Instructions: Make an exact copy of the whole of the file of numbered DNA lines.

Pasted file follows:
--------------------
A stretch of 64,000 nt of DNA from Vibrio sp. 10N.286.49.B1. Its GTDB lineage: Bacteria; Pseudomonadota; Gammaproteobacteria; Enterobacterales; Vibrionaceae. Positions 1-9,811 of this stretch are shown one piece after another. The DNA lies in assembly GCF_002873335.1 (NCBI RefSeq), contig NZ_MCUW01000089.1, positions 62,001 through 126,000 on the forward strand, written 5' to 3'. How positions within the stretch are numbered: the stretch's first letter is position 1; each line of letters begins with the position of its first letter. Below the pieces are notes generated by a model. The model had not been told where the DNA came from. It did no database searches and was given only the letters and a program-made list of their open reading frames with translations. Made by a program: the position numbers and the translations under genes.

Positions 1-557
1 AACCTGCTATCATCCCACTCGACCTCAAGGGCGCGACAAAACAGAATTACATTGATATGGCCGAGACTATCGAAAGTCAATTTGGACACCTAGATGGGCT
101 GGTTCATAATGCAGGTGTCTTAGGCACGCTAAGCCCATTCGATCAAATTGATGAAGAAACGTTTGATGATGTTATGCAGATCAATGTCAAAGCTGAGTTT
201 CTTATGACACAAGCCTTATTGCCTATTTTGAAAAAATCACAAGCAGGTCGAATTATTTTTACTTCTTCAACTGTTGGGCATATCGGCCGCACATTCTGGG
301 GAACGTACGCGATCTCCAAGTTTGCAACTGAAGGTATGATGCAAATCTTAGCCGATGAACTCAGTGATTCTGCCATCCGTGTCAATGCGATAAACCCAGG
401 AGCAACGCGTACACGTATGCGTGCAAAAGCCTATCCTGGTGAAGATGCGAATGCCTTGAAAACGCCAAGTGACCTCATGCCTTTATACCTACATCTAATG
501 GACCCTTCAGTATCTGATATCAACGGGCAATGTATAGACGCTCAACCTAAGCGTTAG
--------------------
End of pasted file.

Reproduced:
A stretch of 64,000 nt of DNA from Vibrio sp. 10N.286.49.B1. Its GTDB lineage: Bacteria; Pseudomonadota; Gammaproteobacteria; Enterobacterales; Vibrionaceae. Positions 1-9,811 of this stretch are shown one piece after another. The DNA lies in assembly GCF_002873335.1 (NCBI RefSeq), contig NZ_MCUW01000089.1, positions 62,001 through 126,000 on the forward strand, written 5' to 3'. How positions within the stretch are numbered: the stretch's first letter is position 1; each line of letters begins with the position of its first letter. Below the pieces are notes generated by a model. The model had not been told where the DNA came from. It did no database searches and was given only the letters and a program-made list of their open reading frames with translations. Made by a program: the position numbers and the translations under genes.

Positions 1-557
1 AACCTGCTATCATCCCACTCGACCTCAAGGGCGCGACAAAACAGAATTACATTGATATGGCCGAGACTATCGAAAGTCAATTTGGACACCTAGATGGGCT
101 GGTTCATAATGCAGGTGTCTTAGGCACGCTAAGCCCATTCGATCAAATTGATGAAGAAACGTTTGATGATGTTATGCAGATCAATGTCAAAGCTGAGTTT
201 CTTATGACACAAGCCTTATTGCCTATTTTGAAAAAATCACAAGCAGGTCGAATTATTTTTACTTCTTCAACTGTTGGGCATATCGGCCGCACATTCTGGG
301 GAACGTACGCGATCTCCAAGTTTGCAACTGAAGGTATGATGCAAATCTTAGCCGATGAACTCAGTGATTCTGCCATCCGTGTCAATGCGATAAACCCAGG
401 AGCAACGCGTACACGTATGCGTGCAAAAGCCTATCCTGGTGAAGATGCGAATGCCTTGAAAACGCCAAGTGACCTCATGCCTTTATACCTACATCTAATG
501 GACCCTTCAGTATCTGATATCAACGGGCAATGTATAGACGCTCAACCTAAGCGTTAG